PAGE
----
He didn’t worry about being typecast, he said—typecasting is just being given a brand, and some people pay a lot of money for that. So the quiet, dignified William Henry Pratt didn’t mind being Karloff, the monster. Even though he seems to have been a decent guy, if you leave aside the serial adultery, he doesn’t seem to have minded that all most people knew him as was one variety of monster or another. To my knowledge, the only time he refused to play the Monster was when the Monster met Abbott and Costello, because he didn’t believe the public would be interested in crossovers like that.
Wikipedia and IMDb disagree on his ancestry. In fact, IMDb contradicts itself by first claiming that he could not, as often cited, be the nephew of Anna Leonowens, because he claimed to have been the result of his mother’s affair with an Egyptian and then saying he had Indian ancestry on his father’s side. Wikipedia, meanwhile, says that Karloff’s mother was the daughter of Leonowen’s sister. However, it’s believed that the sisters’ maternal grandmother was Indian or of mixed race, given the utter lack of information about her, meaning that there would be Indian blood on that side of Karloff’s family regardless of who his father was.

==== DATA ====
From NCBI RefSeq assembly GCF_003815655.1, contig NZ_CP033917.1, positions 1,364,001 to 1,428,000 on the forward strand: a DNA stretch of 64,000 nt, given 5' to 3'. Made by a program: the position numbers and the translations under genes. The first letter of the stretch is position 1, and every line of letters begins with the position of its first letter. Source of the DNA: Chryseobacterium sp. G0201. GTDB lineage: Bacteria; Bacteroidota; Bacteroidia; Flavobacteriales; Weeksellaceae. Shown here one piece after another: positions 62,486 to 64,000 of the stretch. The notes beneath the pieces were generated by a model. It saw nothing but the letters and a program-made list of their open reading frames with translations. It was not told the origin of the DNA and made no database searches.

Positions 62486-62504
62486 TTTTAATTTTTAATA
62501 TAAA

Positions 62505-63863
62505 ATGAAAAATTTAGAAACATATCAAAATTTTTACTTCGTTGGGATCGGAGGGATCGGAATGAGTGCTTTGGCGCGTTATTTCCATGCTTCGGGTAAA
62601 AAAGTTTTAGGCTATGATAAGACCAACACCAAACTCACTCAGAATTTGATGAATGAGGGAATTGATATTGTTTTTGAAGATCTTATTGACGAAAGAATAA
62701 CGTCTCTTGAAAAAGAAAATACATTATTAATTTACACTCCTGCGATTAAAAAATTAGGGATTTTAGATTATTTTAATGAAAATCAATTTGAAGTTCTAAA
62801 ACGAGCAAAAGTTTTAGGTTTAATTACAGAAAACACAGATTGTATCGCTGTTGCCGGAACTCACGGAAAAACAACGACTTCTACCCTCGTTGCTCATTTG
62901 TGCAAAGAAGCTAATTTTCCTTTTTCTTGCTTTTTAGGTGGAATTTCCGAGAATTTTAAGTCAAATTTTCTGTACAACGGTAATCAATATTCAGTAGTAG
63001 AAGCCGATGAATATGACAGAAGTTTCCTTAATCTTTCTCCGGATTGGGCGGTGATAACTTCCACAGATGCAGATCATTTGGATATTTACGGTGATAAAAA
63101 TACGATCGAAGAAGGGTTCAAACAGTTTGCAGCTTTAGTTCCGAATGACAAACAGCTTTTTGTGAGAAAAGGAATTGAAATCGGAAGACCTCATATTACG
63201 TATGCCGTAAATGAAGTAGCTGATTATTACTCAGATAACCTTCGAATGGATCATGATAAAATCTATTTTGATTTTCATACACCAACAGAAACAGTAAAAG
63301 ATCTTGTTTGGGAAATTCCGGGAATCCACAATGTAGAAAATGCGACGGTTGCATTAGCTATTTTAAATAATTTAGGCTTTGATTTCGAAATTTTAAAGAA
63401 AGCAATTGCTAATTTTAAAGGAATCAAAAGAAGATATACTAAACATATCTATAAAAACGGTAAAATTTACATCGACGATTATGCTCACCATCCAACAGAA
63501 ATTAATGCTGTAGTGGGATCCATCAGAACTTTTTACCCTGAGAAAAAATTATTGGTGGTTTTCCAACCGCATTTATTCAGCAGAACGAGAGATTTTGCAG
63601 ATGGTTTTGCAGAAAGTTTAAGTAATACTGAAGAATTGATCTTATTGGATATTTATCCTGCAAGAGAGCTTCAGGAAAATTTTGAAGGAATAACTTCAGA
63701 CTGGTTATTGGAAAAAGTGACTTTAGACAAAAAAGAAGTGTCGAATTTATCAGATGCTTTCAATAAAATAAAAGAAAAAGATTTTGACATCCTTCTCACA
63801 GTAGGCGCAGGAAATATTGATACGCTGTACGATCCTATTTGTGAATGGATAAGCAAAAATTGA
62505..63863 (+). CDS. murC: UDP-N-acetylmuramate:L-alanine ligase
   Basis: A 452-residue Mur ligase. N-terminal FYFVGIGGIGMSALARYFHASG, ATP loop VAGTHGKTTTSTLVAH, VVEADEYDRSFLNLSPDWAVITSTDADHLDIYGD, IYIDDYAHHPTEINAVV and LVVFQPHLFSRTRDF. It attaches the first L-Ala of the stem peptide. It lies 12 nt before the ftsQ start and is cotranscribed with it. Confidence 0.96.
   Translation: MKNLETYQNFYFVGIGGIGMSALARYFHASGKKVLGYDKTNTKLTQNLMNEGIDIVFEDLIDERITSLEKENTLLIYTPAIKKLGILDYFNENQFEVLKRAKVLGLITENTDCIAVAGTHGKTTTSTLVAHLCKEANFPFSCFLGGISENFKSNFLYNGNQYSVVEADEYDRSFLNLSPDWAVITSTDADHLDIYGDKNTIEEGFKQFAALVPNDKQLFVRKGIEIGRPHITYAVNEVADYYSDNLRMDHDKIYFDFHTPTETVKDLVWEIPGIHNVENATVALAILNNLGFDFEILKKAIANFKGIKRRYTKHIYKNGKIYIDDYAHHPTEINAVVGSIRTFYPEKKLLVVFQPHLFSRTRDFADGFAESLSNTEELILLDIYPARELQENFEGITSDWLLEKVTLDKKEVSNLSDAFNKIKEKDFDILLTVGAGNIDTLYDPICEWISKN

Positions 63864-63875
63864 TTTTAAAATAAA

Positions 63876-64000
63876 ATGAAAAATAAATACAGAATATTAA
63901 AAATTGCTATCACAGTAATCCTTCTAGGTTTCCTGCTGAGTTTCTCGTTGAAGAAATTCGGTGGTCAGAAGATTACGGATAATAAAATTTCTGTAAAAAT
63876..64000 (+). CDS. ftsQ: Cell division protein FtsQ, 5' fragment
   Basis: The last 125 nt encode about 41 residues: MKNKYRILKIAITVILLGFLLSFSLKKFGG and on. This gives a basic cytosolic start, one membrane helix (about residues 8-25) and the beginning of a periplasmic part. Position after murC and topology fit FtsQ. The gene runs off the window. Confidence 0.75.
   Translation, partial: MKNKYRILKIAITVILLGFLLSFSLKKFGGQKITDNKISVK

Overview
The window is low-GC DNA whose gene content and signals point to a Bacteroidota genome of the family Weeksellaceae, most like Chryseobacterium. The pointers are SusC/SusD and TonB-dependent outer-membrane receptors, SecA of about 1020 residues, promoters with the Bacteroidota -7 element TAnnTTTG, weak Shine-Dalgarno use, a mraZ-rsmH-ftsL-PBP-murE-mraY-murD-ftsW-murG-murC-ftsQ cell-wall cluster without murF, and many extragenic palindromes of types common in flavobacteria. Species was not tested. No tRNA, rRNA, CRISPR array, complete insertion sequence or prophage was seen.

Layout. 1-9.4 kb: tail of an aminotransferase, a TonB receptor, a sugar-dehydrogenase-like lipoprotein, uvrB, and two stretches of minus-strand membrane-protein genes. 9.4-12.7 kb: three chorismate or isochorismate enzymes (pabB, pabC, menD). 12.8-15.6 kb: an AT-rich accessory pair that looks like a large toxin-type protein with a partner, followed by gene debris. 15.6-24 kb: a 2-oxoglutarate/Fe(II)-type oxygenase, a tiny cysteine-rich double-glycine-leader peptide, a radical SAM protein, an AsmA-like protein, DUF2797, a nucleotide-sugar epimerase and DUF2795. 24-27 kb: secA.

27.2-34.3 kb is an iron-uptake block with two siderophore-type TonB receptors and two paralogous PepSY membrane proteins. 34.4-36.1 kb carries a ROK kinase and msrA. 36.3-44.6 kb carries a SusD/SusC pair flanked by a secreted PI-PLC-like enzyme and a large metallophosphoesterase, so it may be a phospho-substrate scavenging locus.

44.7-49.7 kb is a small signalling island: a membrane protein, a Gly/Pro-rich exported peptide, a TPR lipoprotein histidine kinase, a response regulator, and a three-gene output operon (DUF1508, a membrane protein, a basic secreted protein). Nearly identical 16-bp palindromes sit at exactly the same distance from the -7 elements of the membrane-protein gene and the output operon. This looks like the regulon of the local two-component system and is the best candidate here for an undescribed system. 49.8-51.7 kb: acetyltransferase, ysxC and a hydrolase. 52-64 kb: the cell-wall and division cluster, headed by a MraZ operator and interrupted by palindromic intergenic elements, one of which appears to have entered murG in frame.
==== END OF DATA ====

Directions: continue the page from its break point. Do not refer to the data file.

This, in fact, is part of a larger problem with tracing things in Karloff’s life; it seems not unlikely that he made quite a lot of stuff up. The allegedly penniless actor had in fact done quite nicely for himself as a real estate agent in Canada; he did not participate in a benefit concert in his early acting days. I don’t know if we have any documentation that his legal father wasn’t his biological father or just his bare word. Wikipedia says he was married five times; IMDb says “seven or eight.” IMDb further says he didn’t like talking about his private life, to the extent of not wanting a biography published. So who even knows?
And honestly, the thing I think most modern people know about his personal life is that Bela Lugosi hated him, and I don’t know what the original source is on that, either. He did say that he thought Lugosi’s problem was that he never really learned English, which does not seem entirely wrong, and it appears he inherited the role of the Monster when Lugosi turned it down, though again, I don’t know the source for that. Either way, the men would remain paired for their entire careers as the two great horror actors of the golden age of Universal monster movies, and I’m not sure how Lugosi felt about that.
One place I wholeheartedly side with Karloff is a wish that he’d been allowed to play Jonathan Brewster in the movie version of Arsenic and Old Lace; Raymond Massey looked slightly like Karloff, but the role had been written for him, after all, and not having him in the lead diluted the joke. He was also a founding member of the Screen Actors Guild, in part because of the strain playing the Monster had put on his body, and I’m pleased with him for that as well. No matter who his father was or was not.